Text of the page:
Marys response to all this was, “I am the handmaid (servant) of the Lord. Let it be to me according to your word.” Mary knew who she was in God’s sight and freely chose to submit to His plan. She is the first great example of faith in Christ in the New Testament. An example we would all do well to follow.

“…let it be to me according to Your word.”

Jesus Chooses His Mother: Part I


In the sixth month, the angel Gabriel was sent from God to a town of Galilee called Nazareth, to a virgin betrothed to a man named Joseph, of the house of David, and the virgin’s name was Mary. And coming to her he said, “Hail, full of grace, the Lord is with you!” But she was greatly troubled at the saying and considered in her mind what sort of greeting this might be. And the angel said to her, “Do not be afraid, Mary, for you have found favor with God. And behold you will conceive in your womb and bear a son, and you shall call his name Jesus.”  Luke 1:26-31

Hail, full of grace, the Lord is with you!” But she was greatly troubled at the saying and considered in her mind what sort of greeting this might be.  

The greeting of the angel Gabriel to Mary is of great importance to understand in the context of salvation history. Let’s look at this section of sacred scripture to see how.

First the  Hail” or, as it is also translated “Rejoice” would’ve for Mary, and should for us, call to mind the Old Testament passages that refer to “Daughter Zion” and her “faithful children” rejoicing in the coming Messianic age. For God has chosen to dwell in their midst (Joel 2:23-24; Zeph. 3:14-17; Zech. 9:9).

 

 Chosen to be the virgin mother of the Messiah, Mary is greeted with this word, for she would indeed become the “daughter” who would bring God’s Messiah to the faithful “children”.

Next, the word “full of grace” happens to be one word in the Greek text (kecharitomene) which has a very different expression of the same words Luke uses of Stephen in Acts 6:8 (pleres charitos). Kecharitomene indicates that God has already graced Mary previous to this point, making her a vessel who, has been and is now, filled with the Divine Life.

Different translations such as, “favored one” or “highly favored” are possible but fall short in meaning, because of the special and unique role that Mary accepts at this hinge-point of salvation history. Since God endowed Mary with an abundance of grace, preparing her for this call to divine motherhood, the best translation should be the more exalted one.

This better explains the reaction of Mary after the greeting. But she was greatly troubled at the saying and considered in her mind what sort of greeting this might be.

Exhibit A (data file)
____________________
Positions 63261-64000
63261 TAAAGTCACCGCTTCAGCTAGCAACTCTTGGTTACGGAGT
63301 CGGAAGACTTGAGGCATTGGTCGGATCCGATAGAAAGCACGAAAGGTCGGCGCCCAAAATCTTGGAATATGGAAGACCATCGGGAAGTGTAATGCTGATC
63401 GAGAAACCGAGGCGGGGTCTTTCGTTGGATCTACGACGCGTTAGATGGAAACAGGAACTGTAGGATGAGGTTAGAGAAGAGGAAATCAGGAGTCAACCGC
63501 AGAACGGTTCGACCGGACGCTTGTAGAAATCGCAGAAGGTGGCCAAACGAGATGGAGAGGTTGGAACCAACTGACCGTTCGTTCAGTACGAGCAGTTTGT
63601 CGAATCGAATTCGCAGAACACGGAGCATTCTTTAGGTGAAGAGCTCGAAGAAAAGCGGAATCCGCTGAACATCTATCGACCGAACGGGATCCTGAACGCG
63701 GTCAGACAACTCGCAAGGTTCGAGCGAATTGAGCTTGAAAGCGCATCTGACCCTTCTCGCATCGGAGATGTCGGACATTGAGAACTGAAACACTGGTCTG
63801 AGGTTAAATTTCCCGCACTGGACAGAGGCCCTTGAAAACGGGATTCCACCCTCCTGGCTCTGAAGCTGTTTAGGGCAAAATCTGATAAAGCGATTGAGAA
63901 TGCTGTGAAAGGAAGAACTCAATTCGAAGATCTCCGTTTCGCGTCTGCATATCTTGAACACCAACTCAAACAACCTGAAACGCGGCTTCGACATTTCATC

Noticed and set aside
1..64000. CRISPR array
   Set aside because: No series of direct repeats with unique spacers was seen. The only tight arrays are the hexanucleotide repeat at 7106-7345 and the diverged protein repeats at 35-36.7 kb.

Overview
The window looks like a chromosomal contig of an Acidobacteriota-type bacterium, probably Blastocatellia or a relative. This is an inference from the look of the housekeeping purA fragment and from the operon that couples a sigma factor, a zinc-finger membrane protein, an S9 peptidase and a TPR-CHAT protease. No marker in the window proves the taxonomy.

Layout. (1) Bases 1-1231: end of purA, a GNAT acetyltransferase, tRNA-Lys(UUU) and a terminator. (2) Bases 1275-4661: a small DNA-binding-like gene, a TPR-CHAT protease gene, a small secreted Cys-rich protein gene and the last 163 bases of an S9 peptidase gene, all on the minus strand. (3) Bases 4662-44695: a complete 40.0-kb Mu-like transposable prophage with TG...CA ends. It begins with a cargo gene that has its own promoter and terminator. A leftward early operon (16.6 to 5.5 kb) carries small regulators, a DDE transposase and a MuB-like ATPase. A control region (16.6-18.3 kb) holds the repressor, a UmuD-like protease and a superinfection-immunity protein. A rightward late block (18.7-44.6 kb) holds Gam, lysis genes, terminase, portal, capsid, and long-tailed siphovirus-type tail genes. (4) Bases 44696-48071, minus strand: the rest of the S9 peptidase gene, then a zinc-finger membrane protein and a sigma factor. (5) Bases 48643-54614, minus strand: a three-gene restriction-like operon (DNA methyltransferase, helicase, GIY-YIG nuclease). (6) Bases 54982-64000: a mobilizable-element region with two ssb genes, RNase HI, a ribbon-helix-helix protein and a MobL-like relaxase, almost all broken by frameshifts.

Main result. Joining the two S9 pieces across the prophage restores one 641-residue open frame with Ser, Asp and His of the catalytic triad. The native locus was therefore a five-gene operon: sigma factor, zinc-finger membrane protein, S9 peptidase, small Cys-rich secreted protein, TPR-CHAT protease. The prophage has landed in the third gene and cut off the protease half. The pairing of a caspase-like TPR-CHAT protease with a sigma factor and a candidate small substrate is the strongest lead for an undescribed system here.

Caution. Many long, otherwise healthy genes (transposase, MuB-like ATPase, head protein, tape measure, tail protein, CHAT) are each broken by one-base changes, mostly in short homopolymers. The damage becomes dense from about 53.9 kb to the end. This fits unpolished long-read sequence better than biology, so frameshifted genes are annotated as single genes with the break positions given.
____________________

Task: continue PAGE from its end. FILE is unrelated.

I mean, look at the text, Gabriel had not mentioned anything to her at this point, of God’s plan for her. So why would she become greatly troubled by the saying and the greeting? It only makes sense in this context.

Again, this is no call to “worship” Mary. Mary calls us to worship her Son, Jesus.

Jesus Gives Us His Mother: Part II


For Adam was formed first, then Eve. Further, Adam was not deceived, but the woman was deceived and transgressed.   I Tim. 2: 13-14    

  To understand Mary’s role in salvation history, we must start “in the beginning…”

  

God created male and female in His image. He placed man in the garden with a list of do’s and don’ts. He forms the woman from a rib from the man’s side. Then we read that the woman being deceived by the serpent, took and ate with her husband the forbidden fruit. After the curse of the Fall, Scripture tells us in Gen. 3:20, The man called his wife Eve, because she became the mother of all the living.  

 

As we’ve always looked to Adam and Eve in perpetuating the physical human existence, the many teachings of the early Church Fathers apply this foreshadowing to Jesus (the New Adam) and Mary (the New Eve) in the spiritual realm.

 

Saint Irenaeus, who was a second-generation disciple of John the Apostle, taught of creation’s recapitulation (recapitulate: to repeat in concise form) in Christ. Building on the image that Saint Paul used of Jesus as the New Adam: “[Jesus] became incarnate and was made man, He recapitulated in Himself the long history of man, summing up and giving us salvation in order that we might receive again in Christ Jesus what we had lost in Adam – that is, the image of God.” He also recognized the place of the New Eve in this process. “The knot of Eve’s disobedience was loosed by the obedience of Mary. The knot which the virgin Eve tied by her unbelief, the Virgin Mary opened by her belief.”

 

Saint Justin Martyr, Tertullian, Saint Augustine, Saint John Damascene and Saint Thomas Aquinas are just a few to teach Mary as the New Eve. As the first Eve was the mother of all the living, the New Eve is the Mother of all the truly living.

 

Our Mother looks to lead us to her Son, “the Son of the Most High”, who from the first moment believed what the Angel had told her (making her the first Christian, right) saying, “be it done to me according to your word.”

 

Mary asked questions, she pondered things in her heart but she moved forward in her faith.

 

Her mission (like ours) is a partnership with God in His work of redemption. Her call was to first, give flesh to the Word of God. Our call is to share the word of the Word made flesh.

 

So when we ask our Mother to intercede to her Son for us, we know she will for she loves all those who love her Son. She wants the best for them and prays for us according to the will of the Father, Son and Holy Spirit.

 

 And she will always reply to her children, Do whatever He tells you. John 2:5  

Amen.